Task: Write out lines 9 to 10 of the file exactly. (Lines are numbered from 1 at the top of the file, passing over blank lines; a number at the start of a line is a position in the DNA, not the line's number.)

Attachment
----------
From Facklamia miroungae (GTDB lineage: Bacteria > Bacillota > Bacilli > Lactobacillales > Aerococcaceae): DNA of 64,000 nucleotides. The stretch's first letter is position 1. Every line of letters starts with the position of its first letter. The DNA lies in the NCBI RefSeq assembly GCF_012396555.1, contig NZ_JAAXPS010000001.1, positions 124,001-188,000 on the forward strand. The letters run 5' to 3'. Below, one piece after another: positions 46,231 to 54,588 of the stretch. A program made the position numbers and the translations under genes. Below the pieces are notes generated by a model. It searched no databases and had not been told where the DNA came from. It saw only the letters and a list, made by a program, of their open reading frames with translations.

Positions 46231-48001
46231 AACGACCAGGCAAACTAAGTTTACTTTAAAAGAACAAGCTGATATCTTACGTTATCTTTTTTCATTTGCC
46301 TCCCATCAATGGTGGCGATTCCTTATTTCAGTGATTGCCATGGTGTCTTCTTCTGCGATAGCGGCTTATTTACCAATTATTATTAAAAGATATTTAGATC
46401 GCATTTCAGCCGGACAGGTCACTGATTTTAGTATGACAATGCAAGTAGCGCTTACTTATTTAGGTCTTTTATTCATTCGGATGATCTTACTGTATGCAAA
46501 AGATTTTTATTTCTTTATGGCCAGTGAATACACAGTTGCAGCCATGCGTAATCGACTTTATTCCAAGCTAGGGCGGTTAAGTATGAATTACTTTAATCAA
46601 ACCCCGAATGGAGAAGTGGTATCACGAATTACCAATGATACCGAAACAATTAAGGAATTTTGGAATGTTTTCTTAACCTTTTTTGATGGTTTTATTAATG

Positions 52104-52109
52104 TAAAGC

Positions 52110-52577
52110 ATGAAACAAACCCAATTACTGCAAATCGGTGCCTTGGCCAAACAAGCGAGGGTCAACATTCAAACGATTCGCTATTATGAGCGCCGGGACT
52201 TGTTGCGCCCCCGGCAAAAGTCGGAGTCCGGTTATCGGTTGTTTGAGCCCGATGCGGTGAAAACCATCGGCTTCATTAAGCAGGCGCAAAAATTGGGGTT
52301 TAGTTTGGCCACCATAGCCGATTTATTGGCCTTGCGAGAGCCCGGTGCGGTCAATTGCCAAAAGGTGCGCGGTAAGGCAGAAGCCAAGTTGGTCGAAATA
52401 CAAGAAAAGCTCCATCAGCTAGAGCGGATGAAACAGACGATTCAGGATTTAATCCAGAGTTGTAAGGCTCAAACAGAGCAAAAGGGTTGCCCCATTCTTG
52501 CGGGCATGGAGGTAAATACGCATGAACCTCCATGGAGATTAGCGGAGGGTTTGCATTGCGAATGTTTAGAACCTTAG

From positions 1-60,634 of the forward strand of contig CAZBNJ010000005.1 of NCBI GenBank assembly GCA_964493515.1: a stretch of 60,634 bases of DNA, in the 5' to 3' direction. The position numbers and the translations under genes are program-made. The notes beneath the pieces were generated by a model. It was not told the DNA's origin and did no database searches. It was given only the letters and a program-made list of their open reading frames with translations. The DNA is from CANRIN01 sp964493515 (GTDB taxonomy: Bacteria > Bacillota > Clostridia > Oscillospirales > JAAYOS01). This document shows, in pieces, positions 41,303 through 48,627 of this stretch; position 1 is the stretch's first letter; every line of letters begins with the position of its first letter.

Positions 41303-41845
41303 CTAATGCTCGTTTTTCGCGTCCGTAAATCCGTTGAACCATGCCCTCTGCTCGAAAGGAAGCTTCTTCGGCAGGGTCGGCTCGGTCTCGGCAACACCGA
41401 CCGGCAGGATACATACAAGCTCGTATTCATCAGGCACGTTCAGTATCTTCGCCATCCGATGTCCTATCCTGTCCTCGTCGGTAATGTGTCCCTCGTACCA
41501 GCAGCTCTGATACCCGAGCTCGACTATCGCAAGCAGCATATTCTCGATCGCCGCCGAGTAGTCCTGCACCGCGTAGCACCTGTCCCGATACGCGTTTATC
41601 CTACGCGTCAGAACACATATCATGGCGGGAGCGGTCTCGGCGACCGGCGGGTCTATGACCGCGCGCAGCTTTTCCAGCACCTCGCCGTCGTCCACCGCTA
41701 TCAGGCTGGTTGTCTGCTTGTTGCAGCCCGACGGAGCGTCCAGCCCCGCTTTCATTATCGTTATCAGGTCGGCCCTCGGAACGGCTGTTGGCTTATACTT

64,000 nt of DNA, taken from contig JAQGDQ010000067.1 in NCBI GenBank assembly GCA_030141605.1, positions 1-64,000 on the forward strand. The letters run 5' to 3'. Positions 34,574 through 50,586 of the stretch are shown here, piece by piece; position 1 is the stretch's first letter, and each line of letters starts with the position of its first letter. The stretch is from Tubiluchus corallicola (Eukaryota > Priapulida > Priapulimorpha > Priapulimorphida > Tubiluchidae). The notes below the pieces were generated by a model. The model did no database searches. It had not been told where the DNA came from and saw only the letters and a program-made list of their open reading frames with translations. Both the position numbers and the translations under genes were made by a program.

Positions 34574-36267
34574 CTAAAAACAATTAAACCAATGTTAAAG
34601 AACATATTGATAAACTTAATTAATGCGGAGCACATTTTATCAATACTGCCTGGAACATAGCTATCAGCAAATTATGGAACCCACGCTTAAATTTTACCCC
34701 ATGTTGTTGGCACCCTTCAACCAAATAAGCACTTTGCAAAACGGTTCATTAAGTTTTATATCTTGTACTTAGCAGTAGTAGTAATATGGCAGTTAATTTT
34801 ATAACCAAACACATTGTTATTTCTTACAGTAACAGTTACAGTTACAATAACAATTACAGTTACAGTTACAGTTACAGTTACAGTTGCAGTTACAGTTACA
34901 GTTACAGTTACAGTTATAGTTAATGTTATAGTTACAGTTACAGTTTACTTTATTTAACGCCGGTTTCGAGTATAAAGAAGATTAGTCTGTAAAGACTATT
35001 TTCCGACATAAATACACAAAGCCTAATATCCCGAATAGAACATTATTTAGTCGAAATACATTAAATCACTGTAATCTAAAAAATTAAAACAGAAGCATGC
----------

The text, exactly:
52104 TAAAGC

Positions 52110-52577